The catharsis of writing
by Tara Labovich
In the past two years, I’ve filled five journals with poems, short stories, “brilliant” ideas and daily entries. I’m on my sixth one now.
They live on a shelf by the door to my room. Visiting friends have an uncanny habit of tracing their fingers along the worn, sometimes torn, bindings. The confident ones are brave enough to slide one or two off the shelf and tell me which cover is their favorite.
To see another person hold those journals can be unsettling. They contain my secrets, fears and longings between their covers, and it is all accessible with the twist of a wrist and the flipping of pages.
I’ve kept diaries since I was a child. I was pretty bad at it though; I felt obligated to write interesting things and tell thrilling stories I would want to flip through later. Unfortunately, grown-up Tara isn’t excited about reminiscing about a terrible haircut or a second grade love triangle.
Although I no longer feel a need to write to an older self or pretend I’m in a movie, there is still a tangible urge to write.
One of the most fundamental reasons why I write is to just get it out. If I don’t clear my thoughts, they start to decay and rot and stink up my mind. When I write, I have a clean slate. Because I write, pieces of unformed ideas and awkward poems don’t come tumbling out at inopportune moments.
In my writing, I have the freedom to explore that which I would not typically reveal to the general public. In the “real world,” I probably wouldn’t dramatically proclaim to a romantic interest how their gold-flecked eyes remind me of Sif’s golden hair. Nor would I describe in detail to my mom how I cried and screamed when my heart was broken. And I would definitely not feel comfortable divulging any of this to a stranger.
But I can do all these things with poetry.
However we might try to avoid or conceal them, these thoughts and events do occur within our personal worlds. By writing and creating art, we put the events of our personal life into a form that becomes accessible to the public. Even if we don’t share our journal entries and songs, the creative process—transforming the intangible to tangible—is affirming as well as terrifying. Art is the bridge between the public and the personal. We begin to reveal ourselves. This can help us understand our basic needs, desires, and fears and sometimes even uncover what path is necessary to address personal issues.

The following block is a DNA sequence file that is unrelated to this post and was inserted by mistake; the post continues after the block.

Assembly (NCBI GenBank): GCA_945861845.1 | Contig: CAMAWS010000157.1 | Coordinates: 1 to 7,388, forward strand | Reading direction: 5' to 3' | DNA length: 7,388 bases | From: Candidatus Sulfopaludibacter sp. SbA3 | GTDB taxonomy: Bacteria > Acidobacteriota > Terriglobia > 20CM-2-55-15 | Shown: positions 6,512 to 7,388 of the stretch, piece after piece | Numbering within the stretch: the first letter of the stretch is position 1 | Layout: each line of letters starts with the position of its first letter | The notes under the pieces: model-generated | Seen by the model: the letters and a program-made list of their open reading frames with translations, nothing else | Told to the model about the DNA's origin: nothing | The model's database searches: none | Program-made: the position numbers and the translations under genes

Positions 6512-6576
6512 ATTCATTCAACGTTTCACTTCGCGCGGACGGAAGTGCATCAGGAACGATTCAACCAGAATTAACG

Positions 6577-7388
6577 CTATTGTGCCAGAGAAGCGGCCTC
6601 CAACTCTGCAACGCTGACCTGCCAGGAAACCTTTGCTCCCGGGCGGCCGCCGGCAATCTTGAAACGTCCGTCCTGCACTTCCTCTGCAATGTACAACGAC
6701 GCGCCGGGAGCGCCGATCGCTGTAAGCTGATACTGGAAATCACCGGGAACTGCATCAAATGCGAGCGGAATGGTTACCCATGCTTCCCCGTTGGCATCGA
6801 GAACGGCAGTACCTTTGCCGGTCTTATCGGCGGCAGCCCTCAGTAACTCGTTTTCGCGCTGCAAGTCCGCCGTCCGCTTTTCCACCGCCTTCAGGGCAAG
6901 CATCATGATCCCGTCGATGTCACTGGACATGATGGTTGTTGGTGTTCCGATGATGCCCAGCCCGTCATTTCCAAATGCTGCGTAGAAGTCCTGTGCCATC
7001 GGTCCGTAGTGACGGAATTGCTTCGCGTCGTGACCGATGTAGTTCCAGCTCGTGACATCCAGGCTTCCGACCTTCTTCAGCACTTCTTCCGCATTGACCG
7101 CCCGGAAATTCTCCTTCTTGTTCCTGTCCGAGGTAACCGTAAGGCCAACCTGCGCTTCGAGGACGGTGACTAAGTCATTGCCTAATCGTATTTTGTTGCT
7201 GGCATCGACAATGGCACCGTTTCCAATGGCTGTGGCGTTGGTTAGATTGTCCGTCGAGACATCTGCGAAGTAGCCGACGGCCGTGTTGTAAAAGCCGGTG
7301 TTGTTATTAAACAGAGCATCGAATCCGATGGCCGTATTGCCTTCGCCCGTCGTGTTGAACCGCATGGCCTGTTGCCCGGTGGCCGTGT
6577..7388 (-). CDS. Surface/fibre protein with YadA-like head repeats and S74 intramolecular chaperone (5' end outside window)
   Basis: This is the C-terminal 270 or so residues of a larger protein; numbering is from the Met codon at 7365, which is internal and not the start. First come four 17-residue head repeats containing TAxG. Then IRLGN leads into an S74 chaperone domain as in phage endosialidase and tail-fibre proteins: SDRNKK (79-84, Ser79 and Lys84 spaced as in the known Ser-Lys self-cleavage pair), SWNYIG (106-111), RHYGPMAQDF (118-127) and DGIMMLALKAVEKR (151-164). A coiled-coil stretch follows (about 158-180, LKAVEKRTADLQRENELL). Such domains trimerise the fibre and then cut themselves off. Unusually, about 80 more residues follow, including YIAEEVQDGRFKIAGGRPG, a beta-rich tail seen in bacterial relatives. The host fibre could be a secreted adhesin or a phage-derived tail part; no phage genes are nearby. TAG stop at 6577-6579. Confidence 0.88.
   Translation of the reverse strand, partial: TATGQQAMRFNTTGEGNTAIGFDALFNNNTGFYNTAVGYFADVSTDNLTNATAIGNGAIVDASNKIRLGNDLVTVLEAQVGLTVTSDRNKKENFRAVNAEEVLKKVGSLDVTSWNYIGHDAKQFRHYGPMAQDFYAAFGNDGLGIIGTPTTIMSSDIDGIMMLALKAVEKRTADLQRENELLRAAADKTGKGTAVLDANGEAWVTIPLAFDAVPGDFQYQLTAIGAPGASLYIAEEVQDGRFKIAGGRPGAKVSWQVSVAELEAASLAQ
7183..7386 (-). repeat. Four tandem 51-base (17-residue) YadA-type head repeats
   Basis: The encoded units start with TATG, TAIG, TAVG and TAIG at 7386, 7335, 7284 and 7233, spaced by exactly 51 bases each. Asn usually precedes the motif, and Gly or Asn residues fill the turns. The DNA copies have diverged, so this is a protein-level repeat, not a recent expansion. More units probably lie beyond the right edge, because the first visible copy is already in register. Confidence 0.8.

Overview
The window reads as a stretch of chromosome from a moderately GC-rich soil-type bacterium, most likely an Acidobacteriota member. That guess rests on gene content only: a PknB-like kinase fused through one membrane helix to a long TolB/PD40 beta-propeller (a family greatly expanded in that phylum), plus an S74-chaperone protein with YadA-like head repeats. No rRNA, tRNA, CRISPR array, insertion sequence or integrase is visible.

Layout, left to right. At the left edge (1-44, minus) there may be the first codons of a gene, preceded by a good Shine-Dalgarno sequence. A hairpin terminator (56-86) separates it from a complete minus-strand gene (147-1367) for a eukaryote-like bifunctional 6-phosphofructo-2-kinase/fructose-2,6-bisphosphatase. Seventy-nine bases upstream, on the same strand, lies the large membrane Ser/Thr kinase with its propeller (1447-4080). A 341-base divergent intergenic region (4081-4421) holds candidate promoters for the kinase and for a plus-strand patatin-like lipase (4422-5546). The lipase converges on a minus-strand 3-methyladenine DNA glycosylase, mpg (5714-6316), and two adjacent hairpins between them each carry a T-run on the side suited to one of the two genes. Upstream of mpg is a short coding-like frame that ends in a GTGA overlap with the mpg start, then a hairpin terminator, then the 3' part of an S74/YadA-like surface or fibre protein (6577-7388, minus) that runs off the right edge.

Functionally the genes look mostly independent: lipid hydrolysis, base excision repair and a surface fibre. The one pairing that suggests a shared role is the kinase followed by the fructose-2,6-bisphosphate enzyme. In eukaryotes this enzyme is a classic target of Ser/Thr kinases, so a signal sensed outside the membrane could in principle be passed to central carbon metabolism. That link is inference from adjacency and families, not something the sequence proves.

Art is the process of recording our innermost worlds. It can be healing.
In fact, there have been several studies showing the benefits of journal writing. When dealing with emotional turmoil, Dr. James Pennebaker, a social psychologist, recommends journaling for 15 to 20 minutes a day for four days. He says that this practice has strengthens immune systems and improves grades.
I’ve struggled with depression and anxiety for the majority of my life. When counseling and medication didn’t work for me, writing was one of the few things that helped me recover.
Initially, the things I wrote explored the impact and experience of these mental illnesses. They were raw, written in classrooms and in cars, but mostly in tears.
The sentences were long. The words were sharp. My usually soft handwriting turned pointed, forced and shook in time to my breath. I often couldn’t leave my notebook until I had finished writing what I started.
“Maybe I should untangle my contorted self away from the door and let the knives of their words spiral and twist into my mind until it gives up and stops sending those signals to my heart that tell it to keep on hoping and loving, and then my lungs will quiet and begin to savor the rancid air and my body will stop shaking and my legs will relax and stretch out their tense muscles and my tongue will sing with happy silence, my eyes will stop seeing all the bad world and my ears will close to the terrible ballads and my mind will become silent.”
I wrote that a little more than a year and a half ago.
My writing was primarily concerned with feeling things, even if it was just feeling pain. Depression had numbed me to the point that it felt like my emotions were swarming on the surface of my skin, unable to penetrate any deeper. They were outside of me.
Everything felt disconnected. Conversations swept around me rather than through me. I would sit for hours, unable to move. I felt like I was shrinking into myself, and the distance between the world and me was growing.
Oftentimes, writing was the only way I could experience and connect with reality. This kind of writing plunged me deeper into it all. However, it was from this dive that I was able to breathe again. I was able to finally look up once I had stopped looking around. Self-denial, or worse, self-pity, wasn’t an option.
When there was a moment of hope, I wrote about it. When I felt like I was slipping back down, I wrote about it. Each poem or reflection was a landmark, and from there, I was able to draw a map to follow. When I had recurring panic attacks in the middle of the workday, I would scribble down the experience on a sticky note or a napkin. Holding my words in my hand allowed me to believe that I could take control again.
All of these little moments and thoughts were collected in my journals. So, when someone picks one of those journals off of my dusty shelf, I wonder if they realize exactly what they clutch between their fingers.
Through writing our stories down, we can begin to understand ourselves and heal. And there is nothing shameful in revealing that to other people.
I used to hurriedly grab them back, nervous that someone might read something revealing. Now, I let them flip through.